May is shocked to see her first love in London, the young clerk who abandoned her and broke her heart six years ago in New York. Rex knew May was in London, but he vowed to stay away from her, believing himself to be unworthy of her affection and not wanting to interfere with her future. But neither is prepared for the rush of feelings that accompany their re-acquaintance. The duke, being a bit of a romantic and a trickster, and sensing something between May and Rex, offers them a chance to compete for his patronage. Knowing that both are seeking titled spouses to further their positions in society, he challenges them to find their future mates, and the first one who does will win the bet. Both May and Rex have prospects in mind, but over the course of the next few weeks, seeing each other at every social function on the arms of others makes them realize that, after all these years, they still only have eyes for each other. May finally learns the reason Rex left her behind and comes to understand the demons from his childhood that drive his ambition, and Rex recognizes May’s talent and applauds her dreams for a career of her own. But before they can act on their feelings for one another, they have to re-evaluate the futures they’ve chosen for themselves and determine what’s most important to them. Do they stick with their sensible plans or take a chance on love?

This was my first time reading Christy Carlyle, and I was very impressed with the writing and the dimensional, intriguing characters, including several secondary ones whom I’m hoping will feature in future books. But the story itself fell a bit short for me. From the description, I was really looking forward to a battle of wills where Rex and May would try to out-do each other in a game of one-upmanship as they battled to win the bet. But since it turns out that to win the bet all one of them has to do is get engaged before the other, that intense competition doesn’t happen, especially since neither of them really wants to be with anyone else anyway. I also expected their reunion to take a bit longer. Six years apart is a long time, and while the author does a good job of letting us see glimpses of the past and the young love they shared, I expected May to put up more of a fight when the man who broke her heart suddenly reappears and wants another chance. There are a couple of subplots involving their fathers and their attempts to use their children for their own gain, but overall, I found the story to be a little plain and ho-hum. But I give it big props for its business-minded slant, for endearing characters, and for a sweet epilogue that left me with a big smile on my face.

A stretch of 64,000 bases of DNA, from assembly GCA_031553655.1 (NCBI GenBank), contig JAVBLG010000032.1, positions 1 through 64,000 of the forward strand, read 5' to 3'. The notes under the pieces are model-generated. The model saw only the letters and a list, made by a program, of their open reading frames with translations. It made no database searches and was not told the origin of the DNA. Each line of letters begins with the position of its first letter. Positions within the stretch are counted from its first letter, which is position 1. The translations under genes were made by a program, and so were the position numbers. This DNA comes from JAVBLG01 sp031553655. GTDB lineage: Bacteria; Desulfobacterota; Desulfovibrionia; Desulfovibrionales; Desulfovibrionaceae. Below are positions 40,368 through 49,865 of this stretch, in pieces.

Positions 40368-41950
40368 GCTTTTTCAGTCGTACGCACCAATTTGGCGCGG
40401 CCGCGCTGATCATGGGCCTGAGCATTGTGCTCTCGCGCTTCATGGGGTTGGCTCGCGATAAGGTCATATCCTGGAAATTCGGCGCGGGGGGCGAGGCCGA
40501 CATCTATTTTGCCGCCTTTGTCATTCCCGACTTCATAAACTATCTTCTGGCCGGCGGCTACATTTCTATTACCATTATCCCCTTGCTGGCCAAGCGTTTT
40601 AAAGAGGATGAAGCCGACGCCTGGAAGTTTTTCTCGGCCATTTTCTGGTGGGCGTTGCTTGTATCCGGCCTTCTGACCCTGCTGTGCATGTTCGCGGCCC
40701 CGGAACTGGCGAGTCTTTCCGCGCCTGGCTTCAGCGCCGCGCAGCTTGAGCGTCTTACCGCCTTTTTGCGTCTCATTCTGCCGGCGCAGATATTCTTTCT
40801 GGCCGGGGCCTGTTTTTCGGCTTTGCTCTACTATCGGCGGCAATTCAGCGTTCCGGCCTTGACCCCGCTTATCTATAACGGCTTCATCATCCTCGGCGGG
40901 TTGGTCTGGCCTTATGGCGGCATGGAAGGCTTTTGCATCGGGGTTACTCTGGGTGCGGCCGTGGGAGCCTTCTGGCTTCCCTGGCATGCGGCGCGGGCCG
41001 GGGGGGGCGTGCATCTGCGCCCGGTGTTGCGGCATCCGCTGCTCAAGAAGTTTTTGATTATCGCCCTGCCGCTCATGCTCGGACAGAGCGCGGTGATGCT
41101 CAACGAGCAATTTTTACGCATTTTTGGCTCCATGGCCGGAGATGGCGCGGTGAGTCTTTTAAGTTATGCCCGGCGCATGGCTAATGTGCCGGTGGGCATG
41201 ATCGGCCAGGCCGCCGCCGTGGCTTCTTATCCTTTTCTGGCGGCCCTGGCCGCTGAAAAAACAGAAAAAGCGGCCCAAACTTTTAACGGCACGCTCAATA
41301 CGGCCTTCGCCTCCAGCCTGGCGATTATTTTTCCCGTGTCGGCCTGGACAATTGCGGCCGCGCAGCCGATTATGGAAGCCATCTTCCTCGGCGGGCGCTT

VIRTUAL TOUR: A Common Scandal (Grantham Girls #2) by Amanda Weaver

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Finishing school taught Amelia Wheeler how to put on a well-mannered performance—when she’s not bored and looking for trouble. Lady Grantham’s is behind her and now it’s time for Amelia to keep her promise to her dying mother: marry a title and leave her wild days behind.

That promise would be much easier to keep if Nate Smythe hadn’t just reappeared in a London ballroom. The son of an impoverished sailor, Nate—Natty, as he used to be called—has grown up to become handsome, rich and polished. He claims to be looking for a proper bride who can advance his business interests, but that doesn’t stop him from seeking out Amelia every chance he gets. Challenging her. Kissing her.

Suddenly, struggling against her simmering passion is the least of Amelia’s problems—one of her titled suitors is hiding a desperate secret that could stop Amelia from pleasing her parents or finding happiness with Nate. As a weeklong house party threatens to derail her hard-won future, Amelia must decide: fight against disaster or act like the lady she’s promised to become?